In this lesson, we’ll use a Maybe to safely operate on properties of an object that could be undefined. We’ll use our initial code as the basis for a
prop utility function that can be reused with different objects and various property names. Instead of just blindly asking for a property, this version of
prop will drop us into the safe confines of a Maybe, giving us a
Just when the property exists and a
Nothing for an
undefined property. Once we’ve built up our own
prop utility, we’ll refactor the code one more time to take advantage of the built-in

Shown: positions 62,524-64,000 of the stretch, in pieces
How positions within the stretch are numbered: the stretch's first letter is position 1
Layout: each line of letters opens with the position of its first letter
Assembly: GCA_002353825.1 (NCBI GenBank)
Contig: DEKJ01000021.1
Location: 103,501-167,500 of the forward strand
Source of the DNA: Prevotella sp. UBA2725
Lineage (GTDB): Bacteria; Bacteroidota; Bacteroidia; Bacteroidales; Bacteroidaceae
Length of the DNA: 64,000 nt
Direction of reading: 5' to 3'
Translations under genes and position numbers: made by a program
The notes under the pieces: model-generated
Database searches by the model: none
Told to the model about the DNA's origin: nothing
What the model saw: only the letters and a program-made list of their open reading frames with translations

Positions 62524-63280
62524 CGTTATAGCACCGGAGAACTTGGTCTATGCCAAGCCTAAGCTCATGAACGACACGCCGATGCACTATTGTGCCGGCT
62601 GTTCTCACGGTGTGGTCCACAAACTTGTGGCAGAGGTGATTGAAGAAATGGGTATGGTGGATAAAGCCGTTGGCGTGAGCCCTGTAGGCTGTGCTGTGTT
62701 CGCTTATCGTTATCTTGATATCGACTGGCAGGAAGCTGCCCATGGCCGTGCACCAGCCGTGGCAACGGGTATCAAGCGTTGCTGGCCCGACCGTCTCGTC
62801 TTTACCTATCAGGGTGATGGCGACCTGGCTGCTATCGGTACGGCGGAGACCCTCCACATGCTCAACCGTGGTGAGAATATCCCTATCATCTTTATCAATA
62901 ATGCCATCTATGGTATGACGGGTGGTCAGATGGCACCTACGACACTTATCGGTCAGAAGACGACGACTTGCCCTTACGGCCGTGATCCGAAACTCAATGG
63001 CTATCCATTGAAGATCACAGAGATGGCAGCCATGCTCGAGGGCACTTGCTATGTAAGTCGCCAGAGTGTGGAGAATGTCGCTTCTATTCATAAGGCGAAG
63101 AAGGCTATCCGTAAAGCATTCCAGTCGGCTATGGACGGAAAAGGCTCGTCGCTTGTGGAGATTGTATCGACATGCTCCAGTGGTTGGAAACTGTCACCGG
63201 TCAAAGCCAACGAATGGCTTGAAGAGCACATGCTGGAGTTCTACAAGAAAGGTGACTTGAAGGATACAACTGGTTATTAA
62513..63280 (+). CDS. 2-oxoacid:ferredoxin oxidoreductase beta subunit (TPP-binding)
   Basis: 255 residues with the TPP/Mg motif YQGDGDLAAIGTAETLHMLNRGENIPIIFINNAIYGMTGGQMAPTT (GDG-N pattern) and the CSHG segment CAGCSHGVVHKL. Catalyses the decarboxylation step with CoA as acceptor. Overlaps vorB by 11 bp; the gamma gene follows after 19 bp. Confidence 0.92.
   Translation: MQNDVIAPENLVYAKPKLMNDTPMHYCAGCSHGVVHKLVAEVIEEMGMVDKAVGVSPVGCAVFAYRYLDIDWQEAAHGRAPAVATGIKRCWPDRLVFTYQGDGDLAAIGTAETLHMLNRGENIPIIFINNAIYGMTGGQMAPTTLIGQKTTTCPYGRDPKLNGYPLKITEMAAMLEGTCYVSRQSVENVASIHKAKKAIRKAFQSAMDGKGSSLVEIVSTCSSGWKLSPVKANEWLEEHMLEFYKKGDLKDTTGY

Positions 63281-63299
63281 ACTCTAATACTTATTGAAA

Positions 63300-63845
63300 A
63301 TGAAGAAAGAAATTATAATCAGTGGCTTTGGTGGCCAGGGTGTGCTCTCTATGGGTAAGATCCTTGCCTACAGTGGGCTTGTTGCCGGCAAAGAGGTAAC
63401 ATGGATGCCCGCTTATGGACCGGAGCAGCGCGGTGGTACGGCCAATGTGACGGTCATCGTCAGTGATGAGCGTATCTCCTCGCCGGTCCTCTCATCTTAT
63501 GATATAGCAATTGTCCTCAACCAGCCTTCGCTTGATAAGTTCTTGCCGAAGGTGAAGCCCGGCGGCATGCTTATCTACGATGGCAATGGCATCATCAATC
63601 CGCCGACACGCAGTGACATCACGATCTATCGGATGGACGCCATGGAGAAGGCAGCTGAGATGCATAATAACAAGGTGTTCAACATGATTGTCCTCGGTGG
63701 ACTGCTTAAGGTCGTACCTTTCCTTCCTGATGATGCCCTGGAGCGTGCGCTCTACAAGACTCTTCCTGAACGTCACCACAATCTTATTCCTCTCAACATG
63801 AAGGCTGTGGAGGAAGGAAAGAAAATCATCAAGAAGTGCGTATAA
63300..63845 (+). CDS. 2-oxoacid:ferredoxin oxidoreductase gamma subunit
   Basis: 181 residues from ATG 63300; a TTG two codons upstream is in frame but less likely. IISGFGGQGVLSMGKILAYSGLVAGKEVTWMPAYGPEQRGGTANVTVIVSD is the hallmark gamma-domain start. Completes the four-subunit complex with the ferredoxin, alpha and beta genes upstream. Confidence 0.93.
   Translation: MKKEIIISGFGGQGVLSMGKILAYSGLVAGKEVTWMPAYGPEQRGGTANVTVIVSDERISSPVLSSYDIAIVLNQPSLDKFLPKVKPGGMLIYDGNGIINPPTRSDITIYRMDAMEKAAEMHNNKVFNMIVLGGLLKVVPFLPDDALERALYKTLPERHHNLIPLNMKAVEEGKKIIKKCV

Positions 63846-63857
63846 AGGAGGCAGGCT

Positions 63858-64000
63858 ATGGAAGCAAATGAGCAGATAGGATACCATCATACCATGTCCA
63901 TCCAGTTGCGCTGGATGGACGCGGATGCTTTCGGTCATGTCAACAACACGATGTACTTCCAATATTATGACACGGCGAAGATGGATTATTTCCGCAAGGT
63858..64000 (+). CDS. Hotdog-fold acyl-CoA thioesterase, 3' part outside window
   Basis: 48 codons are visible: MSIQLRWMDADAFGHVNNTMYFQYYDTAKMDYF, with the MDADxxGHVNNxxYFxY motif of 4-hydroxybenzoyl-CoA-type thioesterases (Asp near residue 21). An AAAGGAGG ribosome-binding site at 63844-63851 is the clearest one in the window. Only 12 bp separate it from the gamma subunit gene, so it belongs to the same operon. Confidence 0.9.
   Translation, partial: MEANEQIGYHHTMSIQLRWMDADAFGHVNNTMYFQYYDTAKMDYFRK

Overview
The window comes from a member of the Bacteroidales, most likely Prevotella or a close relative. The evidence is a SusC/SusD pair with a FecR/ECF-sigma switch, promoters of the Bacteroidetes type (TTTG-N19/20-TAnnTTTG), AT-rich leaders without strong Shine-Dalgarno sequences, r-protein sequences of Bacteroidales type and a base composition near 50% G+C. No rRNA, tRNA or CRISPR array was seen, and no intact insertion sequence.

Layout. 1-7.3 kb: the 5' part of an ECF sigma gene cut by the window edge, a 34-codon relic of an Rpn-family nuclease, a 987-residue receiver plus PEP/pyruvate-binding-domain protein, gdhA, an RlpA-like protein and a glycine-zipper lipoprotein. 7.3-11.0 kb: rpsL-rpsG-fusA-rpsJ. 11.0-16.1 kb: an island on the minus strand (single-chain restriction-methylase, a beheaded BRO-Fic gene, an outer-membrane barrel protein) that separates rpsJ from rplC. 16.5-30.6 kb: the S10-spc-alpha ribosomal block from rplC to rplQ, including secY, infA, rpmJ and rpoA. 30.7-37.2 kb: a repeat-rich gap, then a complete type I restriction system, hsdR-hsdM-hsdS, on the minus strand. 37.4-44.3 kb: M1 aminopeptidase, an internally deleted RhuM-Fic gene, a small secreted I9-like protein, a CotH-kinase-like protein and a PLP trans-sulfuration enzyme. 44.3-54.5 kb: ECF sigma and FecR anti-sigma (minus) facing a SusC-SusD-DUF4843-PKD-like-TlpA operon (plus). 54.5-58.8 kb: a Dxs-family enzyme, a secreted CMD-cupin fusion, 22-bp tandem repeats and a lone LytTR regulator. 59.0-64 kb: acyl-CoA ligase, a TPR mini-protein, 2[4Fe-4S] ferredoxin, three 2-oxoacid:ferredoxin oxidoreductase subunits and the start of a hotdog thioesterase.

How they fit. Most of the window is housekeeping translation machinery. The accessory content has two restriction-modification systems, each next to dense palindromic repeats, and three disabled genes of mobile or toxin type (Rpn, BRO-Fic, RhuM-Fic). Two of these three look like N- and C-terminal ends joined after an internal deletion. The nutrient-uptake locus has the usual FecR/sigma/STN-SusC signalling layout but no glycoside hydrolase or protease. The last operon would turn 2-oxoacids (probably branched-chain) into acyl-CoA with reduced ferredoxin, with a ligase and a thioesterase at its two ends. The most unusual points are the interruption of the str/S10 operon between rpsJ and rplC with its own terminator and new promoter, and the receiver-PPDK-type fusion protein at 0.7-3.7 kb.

prop utility provided by the crocks library.
Is there any difference between ramda's
compose and crocks'
compose that we saw in the previous lesson, or can they be used interchangeably? Is there a reason to prefer one over the other?
Many thanks, this is all very interesting and well explained!
Nope, they both accomplish the same goal and you should be fine using either one. I would try to be consistent with which library I use for a particular function throughout a project, but either choice should be fine if you're already pulling in both libraries.
Glad you're enjoying it so far!
Very good job Andy. How would you handle the case when the value of the key you are interested in is not an integer but a string?
which font is he using? Somebody know it?